Remembering Lewisham

Forty years ago, British fascism suffered a historic defeat, as several hundred members of the fascist National Front (NF) were successfully beaten back by thousands of socialists and local residents, despite a huge deployment of police in defence of the NF. The confrontation became known as the Battle of Lewisham. As racism and support for fascism undergo another rise across much of the Western world, two rs21 members who were present at Lewisham reflect on the day’s events and the broader social context surrounding them.

anti-fascism Britain UK
Rock Against Racism, 1978 | © Sarah Wyld / WikiCommons

Sybil Gertraud Cock was at Lewisham as an anti-racist activist. Here she reflects on the broader climate of racism and intolerance gripping Britain in the late 1970s.

I was 25 in 1977 and in my first year of teaching at a London FE College – part-time and pretty precarious work. I had been a member of the International Socialists (IS) and then the Socialist Workers Party (SWP) since 1974, in the Tower Hamlets Branch. Before that, I’d been in Brighton, and had had quite a few run-ins with the Nazis, including several arrests in Hastings in 1973.

A bunch of us lived in squats in Whitechapel and Stepney, lots of printshop people among us. The squats were big mansion blocks, inhabited by people like me and an increasing number of Bangladeshi families. The buildings were safe for them – there was rampant racism in the streets. Attacks on Bengalis were common and we would defend people’s flats from stone throwers and worse. Bangladeshi families did not stand a chance of getting council housing, and the squatter movement provided an alternative. (The Tory-run Greater London Council (GLC) had planned to demolish the blocks but in the end we got GLC money to do them up really well, in the Ken Livingstone era. Sadly, they are all privatised now.)

Not all of the white squatters (there were probably 250 of us in the immediate area) were sympathetic, and there were endless issues around who would get which squat as the original occupants moved out. We were helped by the neighbouring squat known as ‘the East London Gay Centre’ and we organised minibuses to the Grunwick picket line once a week.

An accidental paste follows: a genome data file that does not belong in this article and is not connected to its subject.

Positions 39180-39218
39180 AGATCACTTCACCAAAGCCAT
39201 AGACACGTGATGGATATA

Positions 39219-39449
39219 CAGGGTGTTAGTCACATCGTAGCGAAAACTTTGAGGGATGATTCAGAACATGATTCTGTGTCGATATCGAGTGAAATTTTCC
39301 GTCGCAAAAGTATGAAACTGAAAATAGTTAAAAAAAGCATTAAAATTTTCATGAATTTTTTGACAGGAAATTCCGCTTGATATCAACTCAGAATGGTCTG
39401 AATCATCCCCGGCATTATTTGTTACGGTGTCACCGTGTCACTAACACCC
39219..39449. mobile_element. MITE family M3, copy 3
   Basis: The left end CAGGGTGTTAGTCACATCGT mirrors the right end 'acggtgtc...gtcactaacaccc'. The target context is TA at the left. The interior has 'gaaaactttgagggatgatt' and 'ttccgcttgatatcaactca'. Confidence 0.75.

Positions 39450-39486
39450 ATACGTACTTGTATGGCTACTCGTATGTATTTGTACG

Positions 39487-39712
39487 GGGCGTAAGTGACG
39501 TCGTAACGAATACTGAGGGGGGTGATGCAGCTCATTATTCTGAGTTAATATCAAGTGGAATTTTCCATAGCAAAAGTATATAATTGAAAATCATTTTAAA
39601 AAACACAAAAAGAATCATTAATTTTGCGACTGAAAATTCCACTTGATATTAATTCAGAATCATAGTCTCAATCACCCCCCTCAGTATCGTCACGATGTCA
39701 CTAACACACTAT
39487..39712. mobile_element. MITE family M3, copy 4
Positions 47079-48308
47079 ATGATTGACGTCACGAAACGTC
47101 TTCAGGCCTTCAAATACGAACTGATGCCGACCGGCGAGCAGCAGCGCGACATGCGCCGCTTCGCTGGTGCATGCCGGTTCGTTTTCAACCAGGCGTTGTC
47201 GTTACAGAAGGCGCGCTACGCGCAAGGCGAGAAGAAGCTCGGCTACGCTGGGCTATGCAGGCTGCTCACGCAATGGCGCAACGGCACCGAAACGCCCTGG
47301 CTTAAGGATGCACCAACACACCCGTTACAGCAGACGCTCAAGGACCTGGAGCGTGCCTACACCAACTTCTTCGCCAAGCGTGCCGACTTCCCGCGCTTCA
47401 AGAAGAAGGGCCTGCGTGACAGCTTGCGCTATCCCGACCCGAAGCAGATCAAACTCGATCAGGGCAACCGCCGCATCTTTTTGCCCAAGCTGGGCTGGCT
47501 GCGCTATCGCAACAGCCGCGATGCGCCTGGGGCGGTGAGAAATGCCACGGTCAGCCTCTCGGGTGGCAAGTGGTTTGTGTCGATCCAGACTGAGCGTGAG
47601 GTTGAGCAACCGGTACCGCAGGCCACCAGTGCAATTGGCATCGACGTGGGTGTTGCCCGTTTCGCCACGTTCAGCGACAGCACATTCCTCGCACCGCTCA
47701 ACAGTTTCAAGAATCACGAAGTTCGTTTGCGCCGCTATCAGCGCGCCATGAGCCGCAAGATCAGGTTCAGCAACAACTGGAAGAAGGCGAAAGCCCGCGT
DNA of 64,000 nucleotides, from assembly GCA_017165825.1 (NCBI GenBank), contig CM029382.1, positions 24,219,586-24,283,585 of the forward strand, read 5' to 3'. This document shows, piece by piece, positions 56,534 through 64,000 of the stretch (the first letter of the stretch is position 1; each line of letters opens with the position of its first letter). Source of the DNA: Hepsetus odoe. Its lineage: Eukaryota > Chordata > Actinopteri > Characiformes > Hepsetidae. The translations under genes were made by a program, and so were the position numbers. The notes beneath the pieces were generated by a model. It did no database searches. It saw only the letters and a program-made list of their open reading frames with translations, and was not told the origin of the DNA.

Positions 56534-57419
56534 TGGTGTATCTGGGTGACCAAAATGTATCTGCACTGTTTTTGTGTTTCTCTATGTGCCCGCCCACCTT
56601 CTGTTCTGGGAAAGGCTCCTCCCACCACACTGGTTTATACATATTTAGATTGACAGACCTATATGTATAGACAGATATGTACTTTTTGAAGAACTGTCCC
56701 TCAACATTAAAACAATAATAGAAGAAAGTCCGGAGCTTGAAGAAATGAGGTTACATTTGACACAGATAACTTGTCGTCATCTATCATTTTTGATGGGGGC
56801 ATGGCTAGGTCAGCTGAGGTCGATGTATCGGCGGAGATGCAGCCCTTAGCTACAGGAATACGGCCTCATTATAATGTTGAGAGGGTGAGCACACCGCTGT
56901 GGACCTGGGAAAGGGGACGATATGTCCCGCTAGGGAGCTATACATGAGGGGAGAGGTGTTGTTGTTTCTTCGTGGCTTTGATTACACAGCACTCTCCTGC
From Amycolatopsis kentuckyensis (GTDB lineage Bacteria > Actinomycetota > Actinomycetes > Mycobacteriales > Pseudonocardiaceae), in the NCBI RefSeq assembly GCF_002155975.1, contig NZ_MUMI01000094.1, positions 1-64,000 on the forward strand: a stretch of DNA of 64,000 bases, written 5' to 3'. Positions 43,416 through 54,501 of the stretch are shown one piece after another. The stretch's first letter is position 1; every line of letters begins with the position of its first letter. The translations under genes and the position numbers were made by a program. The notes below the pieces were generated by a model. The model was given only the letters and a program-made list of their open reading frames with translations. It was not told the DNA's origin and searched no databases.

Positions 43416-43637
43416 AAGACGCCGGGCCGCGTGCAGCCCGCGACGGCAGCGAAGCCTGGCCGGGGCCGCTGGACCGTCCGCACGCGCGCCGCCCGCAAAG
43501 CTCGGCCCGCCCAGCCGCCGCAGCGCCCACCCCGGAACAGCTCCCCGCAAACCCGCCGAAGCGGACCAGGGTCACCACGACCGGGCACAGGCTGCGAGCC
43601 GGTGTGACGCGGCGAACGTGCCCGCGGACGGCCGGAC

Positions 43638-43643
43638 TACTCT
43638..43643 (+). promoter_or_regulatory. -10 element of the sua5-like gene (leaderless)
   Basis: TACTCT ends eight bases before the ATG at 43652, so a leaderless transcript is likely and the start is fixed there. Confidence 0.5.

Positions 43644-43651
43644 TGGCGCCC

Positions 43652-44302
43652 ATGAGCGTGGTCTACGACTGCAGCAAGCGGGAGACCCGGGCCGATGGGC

My memory of those days is very patchy. The media was full of racially charged talk about ‘muggers’ and I remember selling SWP pamphlets at work, and having fierce arguments with liberal colleagues. I can’t say if I raised these issues in the union (NATFHE) – I probably did, but the demo was during the holidays (I would have been signing on).

As to Lewisham itself, I went with a girlfriend (Sue Cockerill) and we stuck together, basically both terrified. I was impressed by the bravery of some of the other comrades, but I got nowhere near the front.

They were very scary days. I got hate mail from the National Front (NF) as the Spitalfields Anti-Nazi League secretary. My picture was published (as ‘degenerate of the month’) in NF news.  We were constantly in court defending people who had been arrested.

Mitch Mitchell is a long-time activist and organiser who was involved in the conflict at Lewisham and subsequently served a prison sentence for his defensive actions.

In the 1970s, my wife and I (and after 1976, my son) lived on Sydenham Hill which is in the London Borough of Lewisham, although quite a long way from where the NF was planning to march.

However, partly because I had a Jewish mother and partly because I had spent many of my formative years in a place in Croydon called “The International Language Club” which provided a home for people from all over the world, many of whom had become my good friends, it felt natural to oppose Nazis and racists. Also, there were relatives of mine who I would never see because they perished in Hitler’s camps. (My mother’s family had escaped Tsarist pogroms in the 1880s and come to Britain from Lithuania).

I was not, at the time, a member of any political party or group. However, in 1968 I had ‘cut my political teeth’ at the anti-Vietnam War demo at the US Embassy in Grosvenor Square. There I had made several friends as we rolled marbles under the hooves of police horses.